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# Sorry for posting this many questions...

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We define a function (fx) such that f(11)=34, and if there exists an integer a such that f(a)=b, then f(b) is defined and f(b)=3b+1 if b is odd f(b)=b/2 if $b$ is even. What is the smallest possible number of integers in the domain of $f$?

Jun 19, 2020

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This is seemingly easy, but it is extremely hard.

This one is the Collatz conjecture, which remains unsolved for years.

EDIT: Sorry, I read the question wrong. But it is still good to read about the conjecture.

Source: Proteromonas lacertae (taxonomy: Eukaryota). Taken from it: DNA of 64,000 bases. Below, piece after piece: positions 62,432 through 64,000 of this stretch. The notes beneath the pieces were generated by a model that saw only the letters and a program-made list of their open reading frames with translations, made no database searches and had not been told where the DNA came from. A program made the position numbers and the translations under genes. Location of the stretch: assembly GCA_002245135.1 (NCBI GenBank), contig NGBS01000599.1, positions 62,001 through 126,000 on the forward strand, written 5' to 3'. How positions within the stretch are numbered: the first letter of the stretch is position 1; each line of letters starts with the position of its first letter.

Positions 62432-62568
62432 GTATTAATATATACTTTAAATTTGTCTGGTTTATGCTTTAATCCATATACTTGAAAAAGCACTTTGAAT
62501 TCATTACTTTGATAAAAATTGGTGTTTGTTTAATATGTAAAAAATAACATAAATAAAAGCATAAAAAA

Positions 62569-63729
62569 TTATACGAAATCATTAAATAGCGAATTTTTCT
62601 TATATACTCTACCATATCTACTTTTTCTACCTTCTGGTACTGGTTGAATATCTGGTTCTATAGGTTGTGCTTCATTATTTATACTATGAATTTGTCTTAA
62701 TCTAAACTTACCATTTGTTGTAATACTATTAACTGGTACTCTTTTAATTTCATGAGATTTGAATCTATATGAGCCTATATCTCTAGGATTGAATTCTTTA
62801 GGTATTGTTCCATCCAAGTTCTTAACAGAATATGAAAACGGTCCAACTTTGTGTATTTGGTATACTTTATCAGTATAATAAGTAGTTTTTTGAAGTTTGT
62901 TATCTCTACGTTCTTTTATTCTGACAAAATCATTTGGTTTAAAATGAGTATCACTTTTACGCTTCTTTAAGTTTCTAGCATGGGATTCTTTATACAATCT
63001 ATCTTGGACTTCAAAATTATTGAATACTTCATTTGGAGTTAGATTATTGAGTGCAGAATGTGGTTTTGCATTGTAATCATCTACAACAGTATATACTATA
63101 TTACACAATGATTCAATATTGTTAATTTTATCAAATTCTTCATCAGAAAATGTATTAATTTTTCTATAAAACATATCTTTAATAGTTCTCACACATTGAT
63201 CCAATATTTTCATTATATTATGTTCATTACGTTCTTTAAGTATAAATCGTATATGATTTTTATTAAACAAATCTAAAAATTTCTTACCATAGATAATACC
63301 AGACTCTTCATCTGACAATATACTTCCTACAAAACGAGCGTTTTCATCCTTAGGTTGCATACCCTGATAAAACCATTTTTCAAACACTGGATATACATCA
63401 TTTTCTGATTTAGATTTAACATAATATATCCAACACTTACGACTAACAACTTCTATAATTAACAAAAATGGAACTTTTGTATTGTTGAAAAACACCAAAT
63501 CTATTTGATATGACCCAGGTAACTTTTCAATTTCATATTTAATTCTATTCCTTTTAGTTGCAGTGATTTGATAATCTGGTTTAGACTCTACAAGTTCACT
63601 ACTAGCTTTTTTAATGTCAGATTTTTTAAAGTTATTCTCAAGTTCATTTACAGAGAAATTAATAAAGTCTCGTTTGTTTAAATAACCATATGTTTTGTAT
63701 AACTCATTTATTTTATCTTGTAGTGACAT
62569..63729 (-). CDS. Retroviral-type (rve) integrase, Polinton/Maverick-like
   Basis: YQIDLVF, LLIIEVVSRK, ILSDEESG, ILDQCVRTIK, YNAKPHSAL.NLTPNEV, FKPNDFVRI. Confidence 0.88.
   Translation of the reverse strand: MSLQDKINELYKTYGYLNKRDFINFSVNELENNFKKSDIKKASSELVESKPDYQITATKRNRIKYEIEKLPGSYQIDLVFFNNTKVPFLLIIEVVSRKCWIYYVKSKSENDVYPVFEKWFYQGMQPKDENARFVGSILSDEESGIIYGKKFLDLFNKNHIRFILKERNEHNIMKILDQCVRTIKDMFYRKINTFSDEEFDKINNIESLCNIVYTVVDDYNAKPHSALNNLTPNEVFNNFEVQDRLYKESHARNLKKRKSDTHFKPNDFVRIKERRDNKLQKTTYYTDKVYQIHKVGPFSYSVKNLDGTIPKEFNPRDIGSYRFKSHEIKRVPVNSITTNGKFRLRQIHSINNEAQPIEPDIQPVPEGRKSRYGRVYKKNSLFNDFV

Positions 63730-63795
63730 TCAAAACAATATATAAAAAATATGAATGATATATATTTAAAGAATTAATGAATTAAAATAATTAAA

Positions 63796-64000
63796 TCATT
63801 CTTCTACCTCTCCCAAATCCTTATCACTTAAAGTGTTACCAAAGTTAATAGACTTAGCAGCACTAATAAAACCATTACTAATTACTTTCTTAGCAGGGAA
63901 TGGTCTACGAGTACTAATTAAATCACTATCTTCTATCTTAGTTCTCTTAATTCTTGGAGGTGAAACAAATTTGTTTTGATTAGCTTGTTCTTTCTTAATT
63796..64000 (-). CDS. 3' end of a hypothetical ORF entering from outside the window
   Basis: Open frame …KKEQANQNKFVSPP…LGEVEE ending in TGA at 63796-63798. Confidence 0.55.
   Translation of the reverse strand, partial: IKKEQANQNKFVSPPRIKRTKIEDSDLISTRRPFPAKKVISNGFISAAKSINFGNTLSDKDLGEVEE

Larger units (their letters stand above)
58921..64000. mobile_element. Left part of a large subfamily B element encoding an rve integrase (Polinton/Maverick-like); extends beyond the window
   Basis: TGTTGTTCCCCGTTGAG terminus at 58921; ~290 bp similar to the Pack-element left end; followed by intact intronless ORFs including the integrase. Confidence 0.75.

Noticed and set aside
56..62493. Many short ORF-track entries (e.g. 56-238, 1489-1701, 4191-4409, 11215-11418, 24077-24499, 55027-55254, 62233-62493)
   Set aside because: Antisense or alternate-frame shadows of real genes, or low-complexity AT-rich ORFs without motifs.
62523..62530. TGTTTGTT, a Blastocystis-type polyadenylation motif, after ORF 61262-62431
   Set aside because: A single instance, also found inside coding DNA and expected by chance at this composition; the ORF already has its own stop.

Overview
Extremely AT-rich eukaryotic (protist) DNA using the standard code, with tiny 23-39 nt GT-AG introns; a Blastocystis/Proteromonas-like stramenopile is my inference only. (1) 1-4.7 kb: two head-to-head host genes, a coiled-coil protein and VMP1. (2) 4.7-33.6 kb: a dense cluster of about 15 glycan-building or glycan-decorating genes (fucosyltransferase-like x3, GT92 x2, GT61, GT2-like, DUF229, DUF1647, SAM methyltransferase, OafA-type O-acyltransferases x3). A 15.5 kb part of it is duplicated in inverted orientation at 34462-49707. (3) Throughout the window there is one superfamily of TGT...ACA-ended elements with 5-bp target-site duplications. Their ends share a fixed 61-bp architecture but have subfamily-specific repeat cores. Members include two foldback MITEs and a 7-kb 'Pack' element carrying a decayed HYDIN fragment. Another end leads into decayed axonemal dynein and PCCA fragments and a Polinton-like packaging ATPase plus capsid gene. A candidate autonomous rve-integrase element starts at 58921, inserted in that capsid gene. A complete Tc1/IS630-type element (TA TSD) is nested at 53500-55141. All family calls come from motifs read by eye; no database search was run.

f(11) = 34, so f(34) is defined.

f(34) = 34/2 = 17, so f(17) is defined.

f(17) = 3(17) + 1 = 52, so f(52) is defined.

f(52) = 52/2 = 26, so f(26) is defined,

f(26) = 26/2 = 13, so f(13) is defined.

f(13) = 3(13) + 1 = 40, so f(40) is defined.

f(40) = 40/2 = 20, so f(20) is defined.

f(20) = 20/2 = 10, so f(10) is defined.

f(10) = 10/2 = 5, so f(5) is defined.

f(5) = 3(5) + 1 = 16, so f(16) is defined.

f(16) = 16/2 = 8, so f(8) is defined.

f(8) = 8/2 = 4, so f(4) is defined.

f(4) = 4/2 = 2, so f(2) is defined.

f(2) = 2/2 = 1, so f(1) is defined.

f(1) = 3(1) + 1 = 4

Now we ended up in an infinite loop of 4, 2, 1, 4, 2, 1, etc.

Let's count how many numbers did we encounter.

For $$x\in\{11,34,17,52,26,13,40,20,10,5,16,8,4,2,1\}$$, f(x) is defined.

Therefore there are at least 15 integers in the domain of f.

Jun 19, 2020
edited by MaxWong  Jun 19, 2020